TUSCALOOSA, Ala. (WIAT) — One year ago today, the state of Alabama revoked the temporary medical license given to Dr. Leah Torres just a few weeks after she moved to Alabama to practice medicine at a reproductive health clinic.
Torres, who attended medical school at the University of Illinois College of Medicine at Chicago, was recruited to work at the West Alabama Women’s Center in Tuscaloosa by Robin Marty, director of operations and author of the “Handbook for a Post-Roe America.”
“I said, ‘Do you want to come work at a full-spectrum reproductive health center?’ And she said yes, and I said, ‘Don’t you want to know where?’ And she said, ‘Nope,'” Marty said.
After moving to Alabama, Torres was granted a temporary medical license by the Alabama State Board of Medical Examiners and began practicing. She was awaiting an answer on her application for her permanent license when she was ordered to cease and desist practicing and to surrender her temporary license.
The order said that the Board possessed evidence “that the continuance in practice of Leah N. Torres, M.D. may constitute an immediate danger to her patients and/or the public.”
Torres also received a letter denying her application for a permanent medical license. The letter alleged she gave fraudulent answers on her application and “committed unprofessional conduct” when she made “public statements related to the practice of medicine which violate the high standards of honesty, diligence, prudence and ethical integrity… which shows a moral indifference to the standards and opinions of the community.”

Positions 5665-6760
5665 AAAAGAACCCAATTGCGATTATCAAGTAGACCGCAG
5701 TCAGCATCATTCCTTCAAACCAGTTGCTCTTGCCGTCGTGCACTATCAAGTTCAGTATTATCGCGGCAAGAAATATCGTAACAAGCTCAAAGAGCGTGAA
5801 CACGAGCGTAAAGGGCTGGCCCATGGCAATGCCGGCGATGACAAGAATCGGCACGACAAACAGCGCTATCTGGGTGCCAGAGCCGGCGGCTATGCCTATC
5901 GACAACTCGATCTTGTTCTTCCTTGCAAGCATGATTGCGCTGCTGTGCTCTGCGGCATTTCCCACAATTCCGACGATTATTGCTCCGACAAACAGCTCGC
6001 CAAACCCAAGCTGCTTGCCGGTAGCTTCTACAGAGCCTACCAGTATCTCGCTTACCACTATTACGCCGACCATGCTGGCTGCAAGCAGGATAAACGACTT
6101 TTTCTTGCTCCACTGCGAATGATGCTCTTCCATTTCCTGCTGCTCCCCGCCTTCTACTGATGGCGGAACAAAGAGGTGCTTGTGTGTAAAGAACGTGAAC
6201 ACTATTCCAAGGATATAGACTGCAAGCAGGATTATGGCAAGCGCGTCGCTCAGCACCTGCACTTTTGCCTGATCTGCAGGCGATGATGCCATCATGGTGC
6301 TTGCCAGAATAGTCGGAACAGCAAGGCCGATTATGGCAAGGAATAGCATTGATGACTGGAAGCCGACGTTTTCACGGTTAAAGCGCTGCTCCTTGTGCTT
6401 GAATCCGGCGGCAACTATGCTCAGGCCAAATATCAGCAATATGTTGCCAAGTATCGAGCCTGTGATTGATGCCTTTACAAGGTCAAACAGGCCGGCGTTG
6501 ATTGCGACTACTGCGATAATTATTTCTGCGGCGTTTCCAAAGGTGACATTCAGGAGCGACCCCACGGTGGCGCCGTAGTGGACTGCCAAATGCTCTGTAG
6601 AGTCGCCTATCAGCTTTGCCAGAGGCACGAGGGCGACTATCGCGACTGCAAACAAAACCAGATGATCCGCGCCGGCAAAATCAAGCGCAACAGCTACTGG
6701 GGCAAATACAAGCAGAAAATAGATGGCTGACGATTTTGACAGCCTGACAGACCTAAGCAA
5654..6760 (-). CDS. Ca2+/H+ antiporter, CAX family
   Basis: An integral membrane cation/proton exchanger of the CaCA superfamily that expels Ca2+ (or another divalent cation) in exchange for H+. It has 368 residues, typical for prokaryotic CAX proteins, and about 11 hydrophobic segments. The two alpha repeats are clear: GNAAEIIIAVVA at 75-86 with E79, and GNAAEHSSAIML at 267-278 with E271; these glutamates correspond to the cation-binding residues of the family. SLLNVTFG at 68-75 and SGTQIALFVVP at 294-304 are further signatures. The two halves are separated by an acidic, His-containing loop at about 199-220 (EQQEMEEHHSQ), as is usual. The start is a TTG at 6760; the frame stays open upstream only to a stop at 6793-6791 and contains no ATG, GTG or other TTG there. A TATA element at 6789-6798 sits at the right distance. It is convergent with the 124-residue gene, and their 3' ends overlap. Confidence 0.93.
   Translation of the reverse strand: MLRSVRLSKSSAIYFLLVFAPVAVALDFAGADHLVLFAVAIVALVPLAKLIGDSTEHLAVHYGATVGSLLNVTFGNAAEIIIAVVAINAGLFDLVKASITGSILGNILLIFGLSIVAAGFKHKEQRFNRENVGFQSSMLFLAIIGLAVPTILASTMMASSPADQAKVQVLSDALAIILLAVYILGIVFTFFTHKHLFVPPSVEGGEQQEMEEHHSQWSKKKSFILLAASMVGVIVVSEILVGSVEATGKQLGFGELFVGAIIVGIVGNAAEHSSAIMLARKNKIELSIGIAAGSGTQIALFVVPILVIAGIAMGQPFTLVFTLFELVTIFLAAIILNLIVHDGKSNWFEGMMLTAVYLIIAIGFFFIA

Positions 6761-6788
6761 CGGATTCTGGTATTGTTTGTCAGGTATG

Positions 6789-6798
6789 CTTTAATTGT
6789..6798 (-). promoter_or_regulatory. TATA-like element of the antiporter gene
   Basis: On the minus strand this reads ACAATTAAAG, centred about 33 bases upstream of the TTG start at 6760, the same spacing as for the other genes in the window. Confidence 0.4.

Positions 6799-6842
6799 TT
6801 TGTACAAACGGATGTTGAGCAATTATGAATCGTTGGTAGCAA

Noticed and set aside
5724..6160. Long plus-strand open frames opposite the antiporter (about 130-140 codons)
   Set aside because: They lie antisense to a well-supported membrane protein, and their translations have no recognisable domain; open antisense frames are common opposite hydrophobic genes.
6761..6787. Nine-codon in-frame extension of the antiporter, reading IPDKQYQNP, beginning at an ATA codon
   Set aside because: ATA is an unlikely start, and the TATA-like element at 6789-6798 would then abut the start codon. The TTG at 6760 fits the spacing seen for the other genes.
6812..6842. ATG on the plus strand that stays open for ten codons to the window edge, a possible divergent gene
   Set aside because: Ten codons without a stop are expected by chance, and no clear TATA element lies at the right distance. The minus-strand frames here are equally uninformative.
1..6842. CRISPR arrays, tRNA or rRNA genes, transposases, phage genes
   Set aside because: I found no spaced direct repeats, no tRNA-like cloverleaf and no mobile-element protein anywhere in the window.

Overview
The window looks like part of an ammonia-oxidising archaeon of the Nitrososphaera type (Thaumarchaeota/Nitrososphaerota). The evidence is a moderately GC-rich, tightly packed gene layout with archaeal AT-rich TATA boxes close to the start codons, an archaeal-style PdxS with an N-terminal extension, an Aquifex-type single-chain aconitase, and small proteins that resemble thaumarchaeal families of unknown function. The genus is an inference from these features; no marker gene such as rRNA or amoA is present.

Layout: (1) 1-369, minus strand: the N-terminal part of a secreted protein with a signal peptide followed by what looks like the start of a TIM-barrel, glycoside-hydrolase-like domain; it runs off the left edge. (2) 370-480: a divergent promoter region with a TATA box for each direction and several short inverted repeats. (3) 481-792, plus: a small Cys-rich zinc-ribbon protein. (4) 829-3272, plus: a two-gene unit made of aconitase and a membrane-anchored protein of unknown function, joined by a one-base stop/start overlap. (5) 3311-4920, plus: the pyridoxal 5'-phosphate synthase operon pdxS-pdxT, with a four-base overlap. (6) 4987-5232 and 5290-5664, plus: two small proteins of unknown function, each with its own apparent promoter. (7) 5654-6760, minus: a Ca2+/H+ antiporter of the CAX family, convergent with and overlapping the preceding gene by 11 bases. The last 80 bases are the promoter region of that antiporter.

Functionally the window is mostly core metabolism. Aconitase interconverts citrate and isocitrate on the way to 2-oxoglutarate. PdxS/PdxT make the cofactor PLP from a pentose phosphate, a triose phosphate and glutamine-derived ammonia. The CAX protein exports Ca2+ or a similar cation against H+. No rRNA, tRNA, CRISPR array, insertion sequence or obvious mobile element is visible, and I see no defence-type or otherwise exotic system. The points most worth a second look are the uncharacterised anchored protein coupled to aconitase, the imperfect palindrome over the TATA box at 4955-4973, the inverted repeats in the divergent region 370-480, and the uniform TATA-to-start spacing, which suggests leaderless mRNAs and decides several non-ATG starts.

When the documents came, patients were in the waiting room of WAWC, waiting to see Torres.
“Obviously it was extremely frustrating,” she said. “First of all because we had patients already in the waiting room waiting for procedures, and they were sent home. People who needed abortion care were called and told they co no longer come in.”
Torres stopped practicing immediately and the clinic had to outsource providers from other states, something that isn’t uncommon.
“That’s often how abortion care is in the south. Very few clinics in the south have doctors who live in their communities. Providers are scared of being harassed and targeted. A lot of people don’t feel safe,” Marty said.
It wasn’t just abortion care that was affected by the order; there were times the clinic wasn’t able to offer care at all, according to Marty.
“We had two months where we couldn’t see patients at all in January and February 2021,” she stated.
The order also impacted the clinic’s plan to expand birth control access, fact-based sex education and other health services.
“What’s been the most frustrating is the fact that when Dr.Torres came down, our plan was to begin offering IUDs, expanding birth control options and to be able to do fact-based, science-based sexual healthcare because it’s lacking here,” Marty said.
While the clinic struggled to provide care, Torres was out of work and facing a legal battle for what she was passionate about: providing reproductive healthcare to under-served populations.
“She didn’t need to know where it (the clinic) was. She just wanted to come provide care,” Marty said.
Appealing the denial of her permanent application took months and $115,000, but eventually Torres was granted a permanent license to practice medicine in Alabama, and she and Marty report that Torres received a letter that said “(this) action should never have been taken.”